Then you enter an ISBN number from the back of the book, hit return, and the MM automatically fills in the author, copyright, number of pages, and a field for notes - it just queries a server for the RDF, gets it, chews it up, and gives it to you. If you were a small publishing house, you could list your catalog. If you had a first edition Grapes of Wrath you could describe it and give it a lowest acceptable price, and it'd appear in Google Auctions. Most of the smarts in the MM were actually on the server, as Google interpreted what was entered and adapted the spreadsheet around it. If you entered car, it asked for color. If you entered wine, it asked for vintage, vineyard, number of bottles. Then, when someone searched for 1998 Merlot, your bottle was high on the list.
You could also buy advertisements on Google right through the Manager for high-volume or big ticket items, and track how those advertisements were doing; it all updated and refreshed in a nice table. You could see the same data on the Web at any time, but the MM was sweet and fast and optimized. When you bought something, it was listed in your “purchases” column, organized by type of purchase - easy to print out for your accountant, nice for your records.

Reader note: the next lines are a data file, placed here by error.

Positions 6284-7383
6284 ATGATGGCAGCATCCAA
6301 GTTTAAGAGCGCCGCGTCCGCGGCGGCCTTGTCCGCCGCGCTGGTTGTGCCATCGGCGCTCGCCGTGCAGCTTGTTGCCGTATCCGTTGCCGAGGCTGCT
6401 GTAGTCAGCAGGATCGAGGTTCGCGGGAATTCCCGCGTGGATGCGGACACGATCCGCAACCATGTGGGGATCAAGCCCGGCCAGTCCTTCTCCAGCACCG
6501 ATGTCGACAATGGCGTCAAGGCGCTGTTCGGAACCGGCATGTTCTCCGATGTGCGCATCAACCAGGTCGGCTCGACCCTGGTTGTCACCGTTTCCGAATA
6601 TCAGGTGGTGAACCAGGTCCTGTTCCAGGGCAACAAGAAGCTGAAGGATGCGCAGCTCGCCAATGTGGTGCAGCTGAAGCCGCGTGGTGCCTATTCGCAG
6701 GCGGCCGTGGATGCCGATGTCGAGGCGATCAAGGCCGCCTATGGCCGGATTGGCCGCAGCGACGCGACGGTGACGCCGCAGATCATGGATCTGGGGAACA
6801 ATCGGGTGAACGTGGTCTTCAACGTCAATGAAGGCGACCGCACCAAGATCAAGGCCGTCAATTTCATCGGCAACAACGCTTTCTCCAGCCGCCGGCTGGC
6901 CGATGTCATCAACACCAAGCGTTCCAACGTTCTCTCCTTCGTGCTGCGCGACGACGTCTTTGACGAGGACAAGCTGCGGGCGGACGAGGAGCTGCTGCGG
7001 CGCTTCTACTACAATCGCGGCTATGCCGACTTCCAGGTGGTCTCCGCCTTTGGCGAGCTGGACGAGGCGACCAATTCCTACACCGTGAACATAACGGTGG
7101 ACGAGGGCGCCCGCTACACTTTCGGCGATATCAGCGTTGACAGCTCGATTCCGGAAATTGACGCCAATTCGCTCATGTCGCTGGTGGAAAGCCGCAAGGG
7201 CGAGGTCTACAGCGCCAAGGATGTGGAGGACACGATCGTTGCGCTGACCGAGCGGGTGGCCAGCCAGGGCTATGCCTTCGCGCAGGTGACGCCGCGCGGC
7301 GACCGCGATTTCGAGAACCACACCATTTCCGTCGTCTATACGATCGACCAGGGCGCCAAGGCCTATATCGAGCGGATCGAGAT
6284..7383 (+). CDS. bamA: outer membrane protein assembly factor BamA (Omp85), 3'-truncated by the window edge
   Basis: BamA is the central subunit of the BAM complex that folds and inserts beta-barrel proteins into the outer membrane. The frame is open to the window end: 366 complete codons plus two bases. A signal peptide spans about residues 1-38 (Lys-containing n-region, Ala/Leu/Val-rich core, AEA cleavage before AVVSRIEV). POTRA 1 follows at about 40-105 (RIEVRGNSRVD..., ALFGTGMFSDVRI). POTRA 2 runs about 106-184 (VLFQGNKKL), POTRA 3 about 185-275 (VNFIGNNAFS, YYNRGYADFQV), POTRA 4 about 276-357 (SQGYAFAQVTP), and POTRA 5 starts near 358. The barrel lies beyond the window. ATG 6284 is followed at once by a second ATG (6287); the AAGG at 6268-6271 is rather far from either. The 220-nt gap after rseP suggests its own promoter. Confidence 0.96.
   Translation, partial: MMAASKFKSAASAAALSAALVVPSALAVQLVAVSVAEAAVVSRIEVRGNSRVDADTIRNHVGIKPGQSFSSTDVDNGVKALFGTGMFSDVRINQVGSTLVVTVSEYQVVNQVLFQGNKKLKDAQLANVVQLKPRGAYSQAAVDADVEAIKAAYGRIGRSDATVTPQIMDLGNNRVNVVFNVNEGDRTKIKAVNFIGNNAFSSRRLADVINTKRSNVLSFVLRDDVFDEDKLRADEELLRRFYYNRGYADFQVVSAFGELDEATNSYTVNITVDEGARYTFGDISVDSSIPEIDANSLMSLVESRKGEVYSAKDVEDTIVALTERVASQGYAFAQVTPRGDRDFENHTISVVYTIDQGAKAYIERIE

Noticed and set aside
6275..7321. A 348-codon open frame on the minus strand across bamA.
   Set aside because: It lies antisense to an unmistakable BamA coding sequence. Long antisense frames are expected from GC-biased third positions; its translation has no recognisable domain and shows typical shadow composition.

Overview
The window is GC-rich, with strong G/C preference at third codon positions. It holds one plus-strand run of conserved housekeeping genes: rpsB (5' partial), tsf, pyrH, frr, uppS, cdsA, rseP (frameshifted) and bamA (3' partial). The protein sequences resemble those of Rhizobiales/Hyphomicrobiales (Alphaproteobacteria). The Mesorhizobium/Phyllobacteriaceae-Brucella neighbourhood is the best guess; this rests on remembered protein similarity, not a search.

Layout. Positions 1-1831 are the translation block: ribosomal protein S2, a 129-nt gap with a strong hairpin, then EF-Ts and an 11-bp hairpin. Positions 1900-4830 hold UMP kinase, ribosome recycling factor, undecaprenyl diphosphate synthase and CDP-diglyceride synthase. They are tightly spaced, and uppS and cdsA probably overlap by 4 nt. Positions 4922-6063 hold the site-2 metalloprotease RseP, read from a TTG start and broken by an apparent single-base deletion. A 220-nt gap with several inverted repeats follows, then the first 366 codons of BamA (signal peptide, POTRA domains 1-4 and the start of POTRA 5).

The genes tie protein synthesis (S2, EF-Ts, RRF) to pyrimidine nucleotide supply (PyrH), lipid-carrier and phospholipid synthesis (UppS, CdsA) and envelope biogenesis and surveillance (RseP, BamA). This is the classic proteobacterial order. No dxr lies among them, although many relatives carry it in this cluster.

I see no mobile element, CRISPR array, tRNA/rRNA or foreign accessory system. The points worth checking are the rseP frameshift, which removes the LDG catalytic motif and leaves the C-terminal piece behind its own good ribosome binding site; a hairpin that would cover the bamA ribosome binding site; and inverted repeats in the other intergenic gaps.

So, as we've said, Google allowed you to search for buyers and sellers, and then, using a service shamelessly copied from the then-ubiquitous PayPal, handled the transaction for a 1.75% charge. Sure, people could send checks or contact one another and avoid the 1.75%, but for most items that was your best bet - fast and cheap. 1.75% plus advertising and a global reach, and you can count on millions flowing smoothly through your accounts.
Amazon and Ebay - remember them? - doubtless saw the new product and realized they were in a bind. They would have to “cannibalize their own business” in order to go the Google path - give up their databases to the vagaries of the Web. So, in classic big-company style, they hedged their bets and did nothing.
Despite their inaction, before long all manner of competing services popped up, spidering the same data as Google and offering a cheaper transaction rate. But Google had the brand and the trust, and the profits.